‘It’s quite a commute’: climbers scale Salisbury Cathedral to repair stonework

·2 min read

They dangle from ropes high above the ground, finding footholds on the facade as they painstakingly repair and restore the statues and stonework gracing the west front of Salisbury Cathedral.

“It’s hard work but fun,” said Philip Scorer, who is leading a team of climbers spending the summer assessing and repairing the facade, as well as the steeple and parts of the tower. “Occasionally it gets scary but as soon as you’re concentrating on the work, you’re fine. I’ve been doing this for almost 20 years so if I’m not used to it then I’m in the wrong trade.”

A major restoration project on the west front was completed in 2000 but Scorer, a director of Vitruvius Conservation, said checking and fixing the statues was needed regularly. “The stone can be damaged by thermal stresses, frost/thaw damage, pollution and so on. It continues to decay.”

It is neither practical, nor desirable, to keep erecting scaffolding. “Scaffolding can be intrusive. You have to attach it to the building and you don’t want to do that too often on a historic structure. It’s also demoralising for the public and fundraisers to see scaffolding.”

Instead, the climbers are called in. So far, the west front has been found to be in good condition, though one statue – St Sebastian – has caused particular concern. “There are fissures in the crown of his head. There’s a danger of it falling off but frost and lichen can get in and further push it apart.”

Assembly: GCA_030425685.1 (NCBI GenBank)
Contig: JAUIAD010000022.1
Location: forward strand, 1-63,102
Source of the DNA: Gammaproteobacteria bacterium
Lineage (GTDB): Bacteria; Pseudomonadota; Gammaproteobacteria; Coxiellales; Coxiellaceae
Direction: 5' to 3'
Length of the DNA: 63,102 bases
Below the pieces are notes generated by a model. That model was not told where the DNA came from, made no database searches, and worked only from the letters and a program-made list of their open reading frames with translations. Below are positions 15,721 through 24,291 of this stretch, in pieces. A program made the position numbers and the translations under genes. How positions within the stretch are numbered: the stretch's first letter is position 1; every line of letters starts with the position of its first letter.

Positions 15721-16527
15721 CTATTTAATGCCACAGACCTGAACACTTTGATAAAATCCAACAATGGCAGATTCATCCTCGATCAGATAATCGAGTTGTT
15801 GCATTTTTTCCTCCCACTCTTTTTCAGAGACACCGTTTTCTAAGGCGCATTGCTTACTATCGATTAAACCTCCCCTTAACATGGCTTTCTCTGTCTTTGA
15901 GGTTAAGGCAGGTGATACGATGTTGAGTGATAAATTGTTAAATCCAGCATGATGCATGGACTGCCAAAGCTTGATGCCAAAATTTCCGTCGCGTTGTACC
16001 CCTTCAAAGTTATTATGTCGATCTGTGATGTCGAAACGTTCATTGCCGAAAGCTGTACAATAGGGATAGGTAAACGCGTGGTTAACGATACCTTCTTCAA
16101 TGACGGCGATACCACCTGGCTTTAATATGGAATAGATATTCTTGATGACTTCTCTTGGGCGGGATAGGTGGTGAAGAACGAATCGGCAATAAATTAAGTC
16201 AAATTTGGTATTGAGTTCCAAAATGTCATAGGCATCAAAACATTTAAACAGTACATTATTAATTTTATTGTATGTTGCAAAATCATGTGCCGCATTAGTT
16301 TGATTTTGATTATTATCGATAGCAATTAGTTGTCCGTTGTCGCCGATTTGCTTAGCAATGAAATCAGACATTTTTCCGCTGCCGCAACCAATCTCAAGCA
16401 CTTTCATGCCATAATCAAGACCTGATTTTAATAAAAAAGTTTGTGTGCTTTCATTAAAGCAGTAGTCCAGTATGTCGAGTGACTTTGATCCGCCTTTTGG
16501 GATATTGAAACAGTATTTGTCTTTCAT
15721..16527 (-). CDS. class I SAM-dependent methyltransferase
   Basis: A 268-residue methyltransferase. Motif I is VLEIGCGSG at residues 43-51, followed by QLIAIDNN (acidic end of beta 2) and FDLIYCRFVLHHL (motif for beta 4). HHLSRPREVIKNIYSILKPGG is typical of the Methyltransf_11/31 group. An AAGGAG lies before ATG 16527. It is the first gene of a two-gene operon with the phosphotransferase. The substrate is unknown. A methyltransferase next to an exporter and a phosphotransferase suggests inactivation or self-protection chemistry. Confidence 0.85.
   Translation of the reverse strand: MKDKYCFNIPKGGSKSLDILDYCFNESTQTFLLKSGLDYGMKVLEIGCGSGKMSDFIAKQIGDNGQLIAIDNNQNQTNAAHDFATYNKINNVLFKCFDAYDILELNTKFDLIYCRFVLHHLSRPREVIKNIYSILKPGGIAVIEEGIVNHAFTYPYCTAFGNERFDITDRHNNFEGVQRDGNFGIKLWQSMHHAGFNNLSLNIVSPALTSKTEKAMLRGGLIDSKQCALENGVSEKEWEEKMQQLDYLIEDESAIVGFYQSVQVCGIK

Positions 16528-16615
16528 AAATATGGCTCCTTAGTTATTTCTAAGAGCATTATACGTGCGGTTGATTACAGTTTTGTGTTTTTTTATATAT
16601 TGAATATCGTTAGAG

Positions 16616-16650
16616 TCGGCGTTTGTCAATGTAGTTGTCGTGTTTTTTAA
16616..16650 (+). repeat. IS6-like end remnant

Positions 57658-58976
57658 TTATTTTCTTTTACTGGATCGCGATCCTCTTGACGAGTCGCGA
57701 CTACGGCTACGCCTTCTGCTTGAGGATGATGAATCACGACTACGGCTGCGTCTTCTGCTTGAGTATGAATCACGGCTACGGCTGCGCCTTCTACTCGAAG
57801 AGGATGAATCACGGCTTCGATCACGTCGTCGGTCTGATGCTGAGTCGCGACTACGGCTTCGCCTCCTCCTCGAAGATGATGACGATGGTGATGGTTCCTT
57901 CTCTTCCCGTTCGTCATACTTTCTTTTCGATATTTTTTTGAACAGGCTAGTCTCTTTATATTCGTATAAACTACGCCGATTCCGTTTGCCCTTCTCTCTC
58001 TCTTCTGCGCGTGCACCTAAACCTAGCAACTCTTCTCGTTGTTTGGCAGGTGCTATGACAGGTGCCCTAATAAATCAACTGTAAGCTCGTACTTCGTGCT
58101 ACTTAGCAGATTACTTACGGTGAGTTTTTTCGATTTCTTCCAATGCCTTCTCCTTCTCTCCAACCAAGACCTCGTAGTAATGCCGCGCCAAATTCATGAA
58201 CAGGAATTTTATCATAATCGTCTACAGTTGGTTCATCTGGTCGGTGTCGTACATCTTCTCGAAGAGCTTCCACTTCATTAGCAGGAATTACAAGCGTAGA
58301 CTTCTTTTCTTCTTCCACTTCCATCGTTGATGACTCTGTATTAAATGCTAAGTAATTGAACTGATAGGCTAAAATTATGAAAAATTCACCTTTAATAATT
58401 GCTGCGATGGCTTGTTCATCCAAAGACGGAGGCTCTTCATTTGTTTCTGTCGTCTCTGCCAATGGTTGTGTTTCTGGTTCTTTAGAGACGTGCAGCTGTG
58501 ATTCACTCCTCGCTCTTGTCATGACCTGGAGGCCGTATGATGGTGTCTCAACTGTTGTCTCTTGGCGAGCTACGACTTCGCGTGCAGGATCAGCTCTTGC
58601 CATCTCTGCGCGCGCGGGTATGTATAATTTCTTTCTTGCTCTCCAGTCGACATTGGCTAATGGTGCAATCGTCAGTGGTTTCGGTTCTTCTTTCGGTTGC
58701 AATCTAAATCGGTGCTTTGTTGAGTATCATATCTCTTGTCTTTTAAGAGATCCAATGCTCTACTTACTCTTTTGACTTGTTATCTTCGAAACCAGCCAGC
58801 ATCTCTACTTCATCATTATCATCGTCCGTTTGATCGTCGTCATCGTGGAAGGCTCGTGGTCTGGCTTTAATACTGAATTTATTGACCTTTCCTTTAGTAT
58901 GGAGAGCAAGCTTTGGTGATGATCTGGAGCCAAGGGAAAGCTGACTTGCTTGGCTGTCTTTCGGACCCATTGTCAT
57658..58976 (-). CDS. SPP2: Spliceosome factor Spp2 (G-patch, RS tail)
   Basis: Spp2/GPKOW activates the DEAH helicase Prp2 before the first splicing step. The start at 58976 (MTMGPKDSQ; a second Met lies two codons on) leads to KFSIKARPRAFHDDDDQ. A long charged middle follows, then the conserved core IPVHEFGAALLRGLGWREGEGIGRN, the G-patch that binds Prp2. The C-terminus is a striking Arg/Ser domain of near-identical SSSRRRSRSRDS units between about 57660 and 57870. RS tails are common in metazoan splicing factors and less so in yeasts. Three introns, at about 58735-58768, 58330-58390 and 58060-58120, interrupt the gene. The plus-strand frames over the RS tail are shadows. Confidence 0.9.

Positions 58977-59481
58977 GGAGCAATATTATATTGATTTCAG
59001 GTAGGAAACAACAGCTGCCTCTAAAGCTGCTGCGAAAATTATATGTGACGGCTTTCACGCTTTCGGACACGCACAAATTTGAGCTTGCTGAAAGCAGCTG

Scorer said it was a privilege to come eye to eye with the statues that for most are seen only distantly from the Cathedral Close. “And it’s rewarding to know you are preserving him, keeping him going.”

Once they have finished their work on the west front, the team will focus on two of the transepts, then check two sides of the tower and, finally, the 123-metre-tall spire, the highest church spire in the UK.

Climbing the 332 steps to the base of the spire can be a particular challenge. “It’s quite a commute. Your harness and bits and pieces weigh 5-10kg and you can be carrying another 5kg of tools and materials. We call it the Salisbury diet: by the end of the summer you are beach body ready.”

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